San Antonio has always been the Lone Star State's capital of Tex-Mex, but on this trip I discovered there are some new gunslingers in town, armed with Latin American, Asian, Mediterranean and New Orleans influences,. They are determined to prove there is more to the San Antonio food scene than Tex-Mex.

Steve McHugh spent 10 years working alongside John Besh at Besh's New Orleans restaurants, where McHugh had the Creole/Cajun thing down pat. Besh appointed him executive chef at his first venture here, Luke San Antonio.

Crossing the state line proved no obstacle for McHugh, who, after a stint at Luke, opened Cured Restaurant last year in a century-old building that was once the administrative office of Pearl Brewery. He keeps Texas-size appetites sated with dishes such as grilled beef flat iron and pan-seared quail, but he hasn't forgotten his Louisiana roots. Try smoked pork gumbo with andouille and okra, shrimp and grits, and a dish he calls "crawfish love letters."

Although the restaurant offers an epic selection of craft beers, you shouldn't miss the signature Cured cocktail: moonshine infused with lemon, ginger and thyme, and mixed with simple syrup and Champagne.

Dallas-based celebrity chef Stephan Pyles, whose passion for farm-to-table food is well-documented, has joined forces with executive chef Mike Collins to create an innovative menu at Sustenio, the flagship restaurant at Eilan Hotel Resort & Spa.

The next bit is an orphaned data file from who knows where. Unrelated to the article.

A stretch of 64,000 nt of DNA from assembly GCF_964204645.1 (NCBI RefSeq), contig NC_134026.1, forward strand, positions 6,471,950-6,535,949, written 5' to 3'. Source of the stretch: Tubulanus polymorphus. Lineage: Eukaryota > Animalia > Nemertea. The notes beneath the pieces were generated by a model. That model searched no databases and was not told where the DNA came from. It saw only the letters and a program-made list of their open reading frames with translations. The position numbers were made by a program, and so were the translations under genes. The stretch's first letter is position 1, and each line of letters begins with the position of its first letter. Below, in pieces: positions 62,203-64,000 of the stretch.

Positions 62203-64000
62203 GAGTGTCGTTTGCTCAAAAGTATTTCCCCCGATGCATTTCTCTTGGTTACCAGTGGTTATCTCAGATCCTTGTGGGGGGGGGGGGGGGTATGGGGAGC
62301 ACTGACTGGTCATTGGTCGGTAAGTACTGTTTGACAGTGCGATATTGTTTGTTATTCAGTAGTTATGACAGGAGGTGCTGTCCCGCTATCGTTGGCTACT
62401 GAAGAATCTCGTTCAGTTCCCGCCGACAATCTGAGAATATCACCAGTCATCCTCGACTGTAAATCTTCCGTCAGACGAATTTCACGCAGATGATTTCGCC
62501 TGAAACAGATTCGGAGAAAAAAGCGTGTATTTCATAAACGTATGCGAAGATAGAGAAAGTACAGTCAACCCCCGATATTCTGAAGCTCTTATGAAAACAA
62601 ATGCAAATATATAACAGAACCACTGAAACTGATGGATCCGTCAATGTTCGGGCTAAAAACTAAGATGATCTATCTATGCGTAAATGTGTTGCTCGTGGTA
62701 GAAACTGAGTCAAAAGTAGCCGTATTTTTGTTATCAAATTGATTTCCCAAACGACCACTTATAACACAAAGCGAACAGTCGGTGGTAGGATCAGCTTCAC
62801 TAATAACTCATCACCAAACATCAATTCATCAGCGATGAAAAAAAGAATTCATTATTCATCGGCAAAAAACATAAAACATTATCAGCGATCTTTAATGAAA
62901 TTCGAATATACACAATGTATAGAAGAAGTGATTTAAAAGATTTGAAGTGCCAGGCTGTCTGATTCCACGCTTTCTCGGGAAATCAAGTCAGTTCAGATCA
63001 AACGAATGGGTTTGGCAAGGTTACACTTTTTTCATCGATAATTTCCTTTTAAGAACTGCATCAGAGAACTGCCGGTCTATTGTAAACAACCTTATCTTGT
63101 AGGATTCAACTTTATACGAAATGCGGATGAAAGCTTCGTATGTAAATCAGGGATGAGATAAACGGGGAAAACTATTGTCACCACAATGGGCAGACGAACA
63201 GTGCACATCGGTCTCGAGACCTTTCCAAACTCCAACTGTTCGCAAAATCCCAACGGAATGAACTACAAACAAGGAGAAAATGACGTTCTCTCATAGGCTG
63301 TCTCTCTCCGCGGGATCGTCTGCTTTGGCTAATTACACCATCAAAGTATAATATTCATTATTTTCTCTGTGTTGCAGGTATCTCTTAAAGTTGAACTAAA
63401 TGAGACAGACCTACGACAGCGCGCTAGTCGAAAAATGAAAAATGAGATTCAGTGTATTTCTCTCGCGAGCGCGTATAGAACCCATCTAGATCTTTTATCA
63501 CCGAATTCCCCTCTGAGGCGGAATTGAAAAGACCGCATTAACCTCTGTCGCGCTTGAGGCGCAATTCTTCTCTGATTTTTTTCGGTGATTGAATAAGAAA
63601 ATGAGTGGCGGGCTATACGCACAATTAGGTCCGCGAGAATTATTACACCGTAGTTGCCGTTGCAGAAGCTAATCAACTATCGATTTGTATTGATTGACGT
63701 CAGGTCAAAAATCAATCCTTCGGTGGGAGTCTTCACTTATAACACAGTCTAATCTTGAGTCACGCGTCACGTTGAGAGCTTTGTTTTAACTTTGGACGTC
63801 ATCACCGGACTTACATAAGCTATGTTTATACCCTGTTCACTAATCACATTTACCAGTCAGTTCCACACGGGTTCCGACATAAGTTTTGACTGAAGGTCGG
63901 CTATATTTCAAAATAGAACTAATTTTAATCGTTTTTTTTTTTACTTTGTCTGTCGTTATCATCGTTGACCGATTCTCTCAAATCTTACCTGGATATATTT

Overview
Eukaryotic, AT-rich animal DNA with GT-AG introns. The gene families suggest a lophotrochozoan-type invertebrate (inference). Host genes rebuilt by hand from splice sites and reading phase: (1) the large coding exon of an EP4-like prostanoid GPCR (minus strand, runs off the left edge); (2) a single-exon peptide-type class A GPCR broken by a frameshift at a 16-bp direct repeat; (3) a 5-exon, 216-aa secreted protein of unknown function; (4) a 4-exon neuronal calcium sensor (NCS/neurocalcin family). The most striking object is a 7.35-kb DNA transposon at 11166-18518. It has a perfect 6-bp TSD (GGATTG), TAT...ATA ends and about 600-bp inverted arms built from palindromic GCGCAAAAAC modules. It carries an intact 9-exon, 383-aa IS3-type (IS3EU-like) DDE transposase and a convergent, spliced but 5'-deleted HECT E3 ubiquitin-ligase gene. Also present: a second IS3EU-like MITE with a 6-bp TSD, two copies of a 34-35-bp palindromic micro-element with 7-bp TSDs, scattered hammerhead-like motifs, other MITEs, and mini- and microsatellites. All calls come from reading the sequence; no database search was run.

Sustenio, as the name suggests, is based on the idea of using local, sustainable resources, a concept well-suited to its predominantly Mediterranean-style menu, which features a ravioli trio (using all local ingredients), tagine-style lamb and tandoori-style salmon.

When I suggest that "tandoori-style anything" doesn't exactly conjure Mediterranean food, Collins says, "We go up the entire Spice Trail, which means that a lot of our dishes are from Turkey, Lebanon and the eastern Mediterranean."

Sustenio's décor is sleek and modern, with candlelit niches for couples in a romantic mood and a communal table for the lovelorn or solo traveler. The wine list is impressive, and at least one satisfied customer proclaimed the bartender's Manhattan the best he'd ever had.

I didn't have the opportunity to eat at Tuk Tuk Taproom, a hole-in-the-wall café on the fringes of the Pearl District, well away from the tourist track, but after having attended a seminar led by the restaurant's James Beard-nominated chef, David Gilbert, I wished I had.

Gilbert, a scuba-diving travel enthusiast, made the trek to San Antonio from his hometown of Dallas by way of Southeast Asia, where he developed a love for its street food. At the Culinaria seminar, he demonstrated the nuances of Burmese, Thai and Vietnamese cooking through the use of a single product: green papaya.